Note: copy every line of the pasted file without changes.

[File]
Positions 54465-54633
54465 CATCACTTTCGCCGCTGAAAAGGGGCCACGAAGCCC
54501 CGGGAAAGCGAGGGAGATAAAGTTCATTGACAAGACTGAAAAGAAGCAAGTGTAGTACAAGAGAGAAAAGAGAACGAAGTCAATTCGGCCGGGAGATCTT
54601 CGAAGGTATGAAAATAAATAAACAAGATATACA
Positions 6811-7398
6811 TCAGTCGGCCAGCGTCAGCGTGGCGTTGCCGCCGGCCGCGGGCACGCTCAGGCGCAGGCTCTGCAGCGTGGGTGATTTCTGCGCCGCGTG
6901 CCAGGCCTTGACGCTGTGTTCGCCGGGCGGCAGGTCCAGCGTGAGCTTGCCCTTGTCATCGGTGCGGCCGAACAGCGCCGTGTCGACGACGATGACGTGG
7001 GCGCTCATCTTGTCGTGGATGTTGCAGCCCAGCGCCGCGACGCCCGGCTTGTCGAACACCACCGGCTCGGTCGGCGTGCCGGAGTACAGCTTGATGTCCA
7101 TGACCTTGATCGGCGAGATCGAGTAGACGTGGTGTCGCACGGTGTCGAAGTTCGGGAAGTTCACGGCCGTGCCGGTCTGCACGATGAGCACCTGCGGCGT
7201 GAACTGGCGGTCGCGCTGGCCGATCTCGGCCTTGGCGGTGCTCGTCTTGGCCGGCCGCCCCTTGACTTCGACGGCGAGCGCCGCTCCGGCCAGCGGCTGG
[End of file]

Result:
Positions 54465-54633
54465 CATCACTTTCGCCGCTGAAAAGGGGCCACGAAGCCC
54501 CGGGAAAGCGAGGGAGATAAAGTTCATTGACAAGACTGAAAAGAAGCAAGTGTAGTACAAGAGAGAAAAGAGAACGAAGTCAATTCGGCCGGGAGATCTT
54601 CGAAGGTATGAAAATAAATAAACAAGATATACA
Positions 6811-7398
6811 TCAGTCGGCCAGCGTCAGCGTGGCGTTGCCGCCGGCCGCGGGCACGCTCAGGCGCAGGCTCTGCAGCGTGGGTGATTTCTGCGCCGCGTG
6901 CCAGGCCTTGACGCTGTGTTCGCCGGGCGGCAGGTCCAGCGTGAGCTTGCCCTTGTCATCGGTGCGGCCGAACAGCGCCGTGTCGACGACGATGACGTGG
7001 GCGCTCATCTTGTCGTGGATGTTGCAGCCCAGCGCCGCGACGCCCGGCTTGTCGAACACCACCGGCTCGGTCGGCGTGCCGGAGTACAGCTTGATGTCCA
7101 TGACCTTGATCGGCGAGATCGAGTAGACGTGGTGTCGCACGGTGTCGAAGTTCGGGAAGTTCACGGCCGTGCCGGTCTGCACGATGAGCACCTGCGGCGT
7201 GAACTGGCGGTCGCGCTGGCCGATCTCGGCCTTGGCGGTGCTCGTCTTGGCCGGCCGCCCCTTGACTTCGACGGCGAGCGCCGCTCCGGCCAGCGGCTGG